In this corner of Bangladesh, the vehicle of choice seemed to be a 3-wheeled motorized rickshaw. Others made do with motorcycles, bicycles or even their own feet. A hive of activity hugged both sides of the narrow path. The Street View car must have created quite a commotion as it passed. Even so, the modern world extended all the way down here to the end of the line. A mobile phone tower in the background implied Internet connectivity. I can always hope for a 12MC visitor from Bangladesh’s Chittagong Division someday. I’ll need to think of a suitable prize.
The terrain seemed extremely flat too, and perilously close to the Bay of Bengal. I wouldn’t want to be around there during Monsoon Season.
Where would people go when the water rose? That wasn’t idle speculation. Historically floods bedeviled Bangladesh. A 1998 deluge submerged 100,000 square kilometres (38,000 square miles), forcing 25 million people from their homes. I wondered, did Bangladesh even have land high enough to avoid rising waters? Obviously it had a highpoint. Was it good enough?
The nation actually contained a mountainous region along it border with Myanmar, much to my surprise. The hills didn’t encompass a lot of Bangladesh although they certainly existed. Oddly, Bangladesh didn’t have a recognized highpoint because nobody ever bothered to measure it officially. Many geographers believed the honor went to Saka Haphong in the Mowdok range (map). It reached 1,052 metres (3,451 feet) unofficially. After I got over the shock of learning that nobody really knew the highpoint of an entire nation, I figured I’d head towards Saka Haphong should I ever find myself in Bangladesh during a monsoon.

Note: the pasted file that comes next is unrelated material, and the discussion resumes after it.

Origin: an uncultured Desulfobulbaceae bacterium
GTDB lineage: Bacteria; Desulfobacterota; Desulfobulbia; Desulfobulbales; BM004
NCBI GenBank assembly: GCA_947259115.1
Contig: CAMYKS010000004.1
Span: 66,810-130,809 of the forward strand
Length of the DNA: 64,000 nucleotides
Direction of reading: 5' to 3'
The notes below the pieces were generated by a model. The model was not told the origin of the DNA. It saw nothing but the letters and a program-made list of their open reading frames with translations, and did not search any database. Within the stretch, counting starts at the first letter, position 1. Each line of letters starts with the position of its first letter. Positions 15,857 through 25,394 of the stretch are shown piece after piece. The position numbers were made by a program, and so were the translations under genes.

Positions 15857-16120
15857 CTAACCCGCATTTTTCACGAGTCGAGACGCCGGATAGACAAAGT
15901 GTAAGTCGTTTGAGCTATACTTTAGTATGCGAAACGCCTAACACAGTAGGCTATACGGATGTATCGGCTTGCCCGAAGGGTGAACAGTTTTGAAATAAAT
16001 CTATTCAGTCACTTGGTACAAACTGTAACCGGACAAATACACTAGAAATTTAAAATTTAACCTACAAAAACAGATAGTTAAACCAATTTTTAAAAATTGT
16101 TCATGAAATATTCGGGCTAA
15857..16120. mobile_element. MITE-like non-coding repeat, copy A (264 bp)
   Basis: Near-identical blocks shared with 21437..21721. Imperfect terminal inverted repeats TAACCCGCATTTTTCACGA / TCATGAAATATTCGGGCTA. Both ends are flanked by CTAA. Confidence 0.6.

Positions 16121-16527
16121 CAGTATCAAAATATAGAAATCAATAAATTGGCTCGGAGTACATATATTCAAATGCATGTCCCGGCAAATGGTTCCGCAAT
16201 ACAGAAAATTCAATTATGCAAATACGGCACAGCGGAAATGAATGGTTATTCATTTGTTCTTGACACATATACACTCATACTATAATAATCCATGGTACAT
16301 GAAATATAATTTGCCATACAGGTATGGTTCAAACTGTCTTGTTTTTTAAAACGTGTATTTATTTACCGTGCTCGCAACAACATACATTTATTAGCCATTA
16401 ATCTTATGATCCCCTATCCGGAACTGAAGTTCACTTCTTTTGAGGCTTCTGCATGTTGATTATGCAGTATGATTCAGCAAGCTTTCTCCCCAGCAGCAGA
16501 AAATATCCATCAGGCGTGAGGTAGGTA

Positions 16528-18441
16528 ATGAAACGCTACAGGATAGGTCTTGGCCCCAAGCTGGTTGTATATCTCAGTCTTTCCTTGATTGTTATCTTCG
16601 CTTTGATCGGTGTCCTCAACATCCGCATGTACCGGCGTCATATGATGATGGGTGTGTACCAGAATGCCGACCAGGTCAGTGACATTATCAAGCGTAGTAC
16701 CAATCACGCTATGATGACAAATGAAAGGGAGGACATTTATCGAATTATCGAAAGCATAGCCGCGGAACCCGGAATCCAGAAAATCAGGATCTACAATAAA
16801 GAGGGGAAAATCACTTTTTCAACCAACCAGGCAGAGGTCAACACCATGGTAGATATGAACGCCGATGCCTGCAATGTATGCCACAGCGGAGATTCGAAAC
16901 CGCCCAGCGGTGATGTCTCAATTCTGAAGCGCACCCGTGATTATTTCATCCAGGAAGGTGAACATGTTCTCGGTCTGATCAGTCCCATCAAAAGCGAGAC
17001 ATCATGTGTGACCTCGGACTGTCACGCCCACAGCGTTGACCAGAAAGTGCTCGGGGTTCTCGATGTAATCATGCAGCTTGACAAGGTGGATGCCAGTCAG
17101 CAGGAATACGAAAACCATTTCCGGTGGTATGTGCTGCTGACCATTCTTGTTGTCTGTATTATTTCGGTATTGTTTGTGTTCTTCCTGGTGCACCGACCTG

Dirt Road Super-Highway
China didn’t have Street View either although neighboring Mongolia had a little. I followed the same process and got the same result: interesting views of Mongolia sidetracked my attempts to peer into China.
I meant "interesting" as an appreciation of its scenery completely wide-open and devoid of any features whatsoever. It reminded me of the Big Sky of eastern Montana in the United States, although amplified by an order of magnitude or two. I could almost imagine Genghis Khan galloping across the steppe on horseback with his hordes.
Looking to the horizon in any direction I saw nothing, simply nothing. Just two sets of dirt tracks across grassy fields in Mongolia’s Dornogovi province. I’ve experienced many dirt roads in my life. However, I’ve never seen one with TWO tracks. That implied sufficient traffic and speed to justify separate lanes. That seemed crazy. With vehicles stirring up easily-visible dust storms as they drove, with lines of sight across an endless horizon, with almost zero population or vehicles, with plenty of room to pull over and let occasional traffic pass, who would ever need to worry about a driver coming in the opposite direction? Yet, apparently it was necessary.